Recovery is taking risks. It is showing emotions rather than covering everything up with a fake smile and telling everybody that you are fine. It is going up to the girl reading your favorite book and sparking a conversation that leads to an excellent friendship because you’re not worried that she is going to judge you for your body. Recovery is applying to the internship even if you’re just a freshman because even applying is good experience and will only help you in the long run. It is trying a sport that you’ve never done before because you want to have fun with your friends, and it is not important if you are the best one or not. It is signing up for a Spanish class when you have never taken a foreign language because you want to try something new.

Recovery is about creating a life outside of the eating disorder. It is being able to feel safe outside of a treatment center. It is being able to eat in front of people you have never met before without fear that they are constantly judging everything morsel you eat. Recovery is graduating from residential and PHP and wanting to start a new life rather than go back to treatment because that is where you feel the most accepted.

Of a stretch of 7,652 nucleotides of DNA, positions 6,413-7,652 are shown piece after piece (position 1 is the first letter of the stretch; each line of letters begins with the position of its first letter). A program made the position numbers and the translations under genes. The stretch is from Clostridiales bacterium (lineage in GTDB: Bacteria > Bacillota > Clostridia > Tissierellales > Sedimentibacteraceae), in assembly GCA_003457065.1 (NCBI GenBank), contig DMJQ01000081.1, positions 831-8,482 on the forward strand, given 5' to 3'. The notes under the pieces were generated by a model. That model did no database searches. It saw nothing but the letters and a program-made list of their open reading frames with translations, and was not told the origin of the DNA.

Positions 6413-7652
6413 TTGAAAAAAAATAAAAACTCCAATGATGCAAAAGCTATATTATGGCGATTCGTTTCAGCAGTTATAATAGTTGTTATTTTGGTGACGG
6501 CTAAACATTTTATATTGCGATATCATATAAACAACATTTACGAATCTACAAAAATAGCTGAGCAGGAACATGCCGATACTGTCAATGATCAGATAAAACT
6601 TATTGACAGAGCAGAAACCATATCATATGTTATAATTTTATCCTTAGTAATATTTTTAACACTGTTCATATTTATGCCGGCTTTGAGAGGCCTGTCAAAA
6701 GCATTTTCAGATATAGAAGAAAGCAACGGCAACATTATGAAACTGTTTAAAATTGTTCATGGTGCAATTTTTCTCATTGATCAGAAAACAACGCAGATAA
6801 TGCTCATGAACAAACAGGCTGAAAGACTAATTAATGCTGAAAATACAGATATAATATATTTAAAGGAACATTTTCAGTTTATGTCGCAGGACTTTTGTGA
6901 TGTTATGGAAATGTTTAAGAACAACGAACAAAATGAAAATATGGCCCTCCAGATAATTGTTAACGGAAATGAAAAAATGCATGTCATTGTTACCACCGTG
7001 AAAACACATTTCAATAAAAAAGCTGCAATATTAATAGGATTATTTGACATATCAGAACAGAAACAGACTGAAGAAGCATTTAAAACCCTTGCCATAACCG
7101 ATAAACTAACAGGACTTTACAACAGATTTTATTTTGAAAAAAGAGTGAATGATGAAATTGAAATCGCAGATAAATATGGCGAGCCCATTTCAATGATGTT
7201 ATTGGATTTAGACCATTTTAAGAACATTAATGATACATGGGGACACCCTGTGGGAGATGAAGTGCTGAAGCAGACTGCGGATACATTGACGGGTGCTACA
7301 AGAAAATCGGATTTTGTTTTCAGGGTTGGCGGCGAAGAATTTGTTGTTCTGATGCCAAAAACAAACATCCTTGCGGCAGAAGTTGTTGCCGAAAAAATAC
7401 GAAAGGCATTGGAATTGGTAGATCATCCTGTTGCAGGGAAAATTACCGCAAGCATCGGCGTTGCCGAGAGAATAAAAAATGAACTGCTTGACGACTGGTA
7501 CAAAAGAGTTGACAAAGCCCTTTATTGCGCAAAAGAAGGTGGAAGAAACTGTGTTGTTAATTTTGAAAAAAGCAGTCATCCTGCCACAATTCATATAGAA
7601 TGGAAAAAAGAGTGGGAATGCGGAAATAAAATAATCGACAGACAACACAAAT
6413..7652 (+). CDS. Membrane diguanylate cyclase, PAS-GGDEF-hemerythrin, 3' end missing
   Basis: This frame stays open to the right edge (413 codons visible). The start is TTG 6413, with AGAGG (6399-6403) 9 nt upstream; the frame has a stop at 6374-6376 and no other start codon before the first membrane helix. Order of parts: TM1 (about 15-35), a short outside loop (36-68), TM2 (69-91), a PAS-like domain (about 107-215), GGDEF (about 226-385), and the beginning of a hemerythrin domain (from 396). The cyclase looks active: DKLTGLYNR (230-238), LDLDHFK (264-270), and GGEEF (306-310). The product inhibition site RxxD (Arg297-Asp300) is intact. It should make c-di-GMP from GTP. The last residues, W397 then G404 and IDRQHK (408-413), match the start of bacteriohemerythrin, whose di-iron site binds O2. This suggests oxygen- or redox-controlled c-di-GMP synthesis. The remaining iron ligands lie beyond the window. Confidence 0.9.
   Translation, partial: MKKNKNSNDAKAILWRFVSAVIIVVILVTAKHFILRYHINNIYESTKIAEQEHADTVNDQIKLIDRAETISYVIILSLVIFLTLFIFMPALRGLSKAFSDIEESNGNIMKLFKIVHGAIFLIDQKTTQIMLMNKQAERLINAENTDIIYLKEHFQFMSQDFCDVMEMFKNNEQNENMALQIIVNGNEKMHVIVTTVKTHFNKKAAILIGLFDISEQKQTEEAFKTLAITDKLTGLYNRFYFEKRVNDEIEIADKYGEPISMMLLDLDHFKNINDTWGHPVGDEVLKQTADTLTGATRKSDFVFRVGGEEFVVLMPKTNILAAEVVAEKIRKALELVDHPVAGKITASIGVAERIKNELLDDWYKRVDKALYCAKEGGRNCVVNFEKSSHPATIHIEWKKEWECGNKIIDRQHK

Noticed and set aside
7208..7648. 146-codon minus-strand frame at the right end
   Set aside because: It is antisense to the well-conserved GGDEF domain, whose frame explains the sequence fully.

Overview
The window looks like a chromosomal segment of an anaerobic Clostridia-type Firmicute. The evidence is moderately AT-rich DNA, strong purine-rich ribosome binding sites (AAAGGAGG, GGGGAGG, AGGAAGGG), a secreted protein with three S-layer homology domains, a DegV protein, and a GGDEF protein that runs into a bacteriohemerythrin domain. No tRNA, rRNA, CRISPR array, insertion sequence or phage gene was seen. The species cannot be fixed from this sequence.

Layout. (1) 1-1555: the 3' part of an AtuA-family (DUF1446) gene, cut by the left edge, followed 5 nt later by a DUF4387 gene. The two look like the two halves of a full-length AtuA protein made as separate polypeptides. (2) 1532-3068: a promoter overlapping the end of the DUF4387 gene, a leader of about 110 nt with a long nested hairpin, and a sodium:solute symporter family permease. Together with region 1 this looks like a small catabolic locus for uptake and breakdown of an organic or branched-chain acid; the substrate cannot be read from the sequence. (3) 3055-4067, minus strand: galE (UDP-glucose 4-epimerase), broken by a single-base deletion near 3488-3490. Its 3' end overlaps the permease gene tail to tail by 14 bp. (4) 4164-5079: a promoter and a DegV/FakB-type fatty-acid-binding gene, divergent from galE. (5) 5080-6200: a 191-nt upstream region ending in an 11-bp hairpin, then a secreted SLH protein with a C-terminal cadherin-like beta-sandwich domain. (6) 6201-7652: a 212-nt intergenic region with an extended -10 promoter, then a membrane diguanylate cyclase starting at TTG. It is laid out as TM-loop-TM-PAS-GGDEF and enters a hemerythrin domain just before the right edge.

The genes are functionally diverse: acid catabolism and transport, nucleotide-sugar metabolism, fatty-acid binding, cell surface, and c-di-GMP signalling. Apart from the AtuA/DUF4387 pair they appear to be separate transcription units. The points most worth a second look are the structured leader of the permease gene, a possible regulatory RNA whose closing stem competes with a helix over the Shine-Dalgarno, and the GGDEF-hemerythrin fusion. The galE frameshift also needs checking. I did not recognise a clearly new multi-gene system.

It is growing and healing and beginning to turn into a new and improved version of yourself.

Recovery is knowing that there will be times when things get incredibly difficult. It is knowing that slips and relapses will happen, but you can get back up. It is going back to treatment with more motivation than ever and coming out stronger. It is knowing that recovery is not linear. Recovery is feeling all emotions and accepting them. It is being angry and sad and crying in front of other people because you are human and you have feelings just like everyone else in this world. Recovery is being okay with things being out of control. It is picking yourself back up again when you fall.

Recovering from an eating disorder is about so many things, but most importantly, it is about finding yourself. It is about going after your dreams and fighting for your passions. It is living life feeling free. It is showing the remarkable amount of strength and courage you have inside of you. Recovery is about finding your light and spreading it around the world. Recovery is falling in love with being alive. Recovery is more than existing, it is living. Recovery is wonderful.

Today, I am beyond grateful that I have gotten the chance to recover. This journey has been anything but easy, but today I am stronger than ever. Rock bottom has become the foundation upon which I have rebuilt my life. I am growing and flourishing, and none of this would have been possible if I stayed in my eating disorder. Recovery is hard and scary, and sometimes seems like it will ruin your life, but when you fight long and hard enough, you realize how much more there is in life than anorexia. Life is beautiful, so go out there and chase it. Go after your dreams. Fight for what you believe in. Accept love and radiate love. You belong in this world. You are beautiful.